The overall effect of the new regulatory regime established under the Communications Act 2003 is assessed in the regulatory impact assessment carried out for the then Communications Bill. This order, which sets the rules for determining the turnover to be taken into account for setting the cap on financial penalties, introduces no additional regulatory burden and is key to Ofcom's effective regulation of electronic communication networking services. I therefore commend the order to the House.

Moved, That the draft order laid before the House on 8th September be approved [27th Report from the Joint Committee].—(Lord Sainsbury ofTurville.)

3 p.m.

Lord Hodgson of Astley Abbotts

My Lords, I am grateful to the Minister for his explanation of this complex and technical order. The primary legislation out of which it arises is the Communications Act, Sections 96 and 97. That part of the Act arises, in turn, from no fewer than five EC directives, which, in shorthand, are called the Access Directive, the Authorisation Directive, the Framework Directive, the Universal Service Directive and the Privacy Directive. Some of us feel that that is typical of the red tape which comes from Brussels.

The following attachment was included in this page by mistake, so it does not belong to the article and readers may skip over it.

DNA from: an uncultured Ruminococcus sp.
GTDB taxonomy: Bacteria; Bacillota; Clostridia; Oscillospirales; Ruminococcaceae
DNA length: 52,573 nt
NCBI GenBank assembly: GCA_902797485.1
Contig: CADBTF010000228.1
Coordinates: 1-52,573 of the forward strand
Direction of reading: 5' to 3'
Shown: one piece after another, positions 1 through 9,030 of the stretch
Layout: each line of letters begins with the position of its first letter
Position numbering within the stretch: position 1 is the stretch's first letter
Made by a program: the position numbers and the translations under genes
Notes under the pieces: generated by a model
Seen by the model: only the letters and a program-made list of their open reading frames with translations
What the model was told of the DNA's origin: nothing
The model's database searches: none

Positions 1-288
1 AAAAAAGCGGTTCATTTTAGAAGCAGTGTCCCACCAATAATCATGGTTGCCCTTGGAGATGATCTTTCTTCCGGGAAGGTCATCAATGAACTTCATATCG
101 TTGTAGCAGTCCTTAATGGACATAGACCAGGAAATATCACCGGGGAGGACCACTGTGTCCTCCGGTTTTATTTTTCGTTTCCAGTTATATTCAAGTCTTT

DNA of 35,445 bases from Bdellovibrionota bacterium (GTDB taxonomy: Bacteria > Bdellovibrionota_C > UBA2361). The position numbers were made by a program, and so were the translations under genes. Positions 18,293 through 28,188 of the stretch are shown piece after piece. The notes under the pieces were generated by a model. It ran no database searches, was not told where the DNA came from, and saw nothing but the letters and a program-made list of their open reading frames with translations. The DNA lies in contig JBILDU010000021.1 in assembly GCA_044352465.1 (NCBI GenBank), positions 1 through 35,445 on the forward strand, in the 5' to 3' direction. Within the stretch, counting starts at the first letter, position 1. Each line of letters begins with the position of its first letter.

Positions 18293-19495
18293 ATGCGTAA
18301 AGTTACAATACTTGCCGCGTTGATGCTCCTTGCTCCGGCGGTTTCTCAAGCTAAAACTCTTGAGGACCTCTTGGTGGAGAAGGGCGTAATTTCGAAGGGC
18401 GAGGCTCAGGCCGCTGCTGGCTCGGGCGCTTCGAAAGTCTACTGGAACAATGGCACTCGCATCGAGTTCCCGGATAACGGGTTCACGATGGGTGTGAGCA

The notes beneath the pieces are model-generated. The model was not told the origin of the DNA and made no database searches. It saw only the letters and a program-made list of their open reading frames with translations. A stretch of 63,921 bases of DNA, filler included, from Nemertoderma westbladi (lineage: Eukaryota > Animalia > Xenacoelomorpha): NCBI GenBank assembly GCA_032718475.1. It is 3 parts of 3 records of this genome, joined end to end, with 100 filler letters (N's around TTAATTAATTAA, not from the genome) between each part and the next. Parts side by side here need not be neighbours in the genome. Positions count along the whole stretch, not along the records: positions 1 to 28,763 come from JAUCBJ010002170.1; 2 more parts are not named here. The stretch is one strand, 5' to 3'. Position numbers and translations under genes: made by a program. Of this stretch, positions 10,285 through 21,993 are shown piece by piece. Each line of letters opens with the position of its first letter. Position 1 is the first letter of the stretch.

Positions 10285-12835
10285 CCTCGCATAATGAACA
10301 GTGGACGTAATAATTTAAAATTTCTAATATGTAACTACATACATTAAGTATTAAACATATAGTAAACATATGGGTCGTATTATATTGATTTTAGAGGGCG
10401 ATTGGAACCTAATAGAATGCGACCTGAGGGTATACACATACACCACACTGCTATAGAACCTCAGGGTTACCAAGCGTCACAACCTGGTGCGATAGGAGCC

The penalty regime comes from the Authorisation Directive in respect of which Ofgem issued what it called "an explanation". However, it was littered with an alphabet-soup of acronyms, such as NRA, ECN, ECS, AF and so on.

As is common with such legislation, offences are deemed to have been committed by corporations and not by individuals. As a judge once remarked, the problem with corporations is that they have no soul to damn or body to kick. Therefore, any penalties for infraction of the law, short of cancelling their licences, have to be financial. Given the size and worth of some of the corporations, the penalties have to be substantial if they are to amount to more than what they spend on paperclips.

Throughout EC legislation, the penalties are based on turnover. But, as the Minister has pointed out, that gives rise to another problem; that there is not always unanimity among accountants on the definition of "turnover".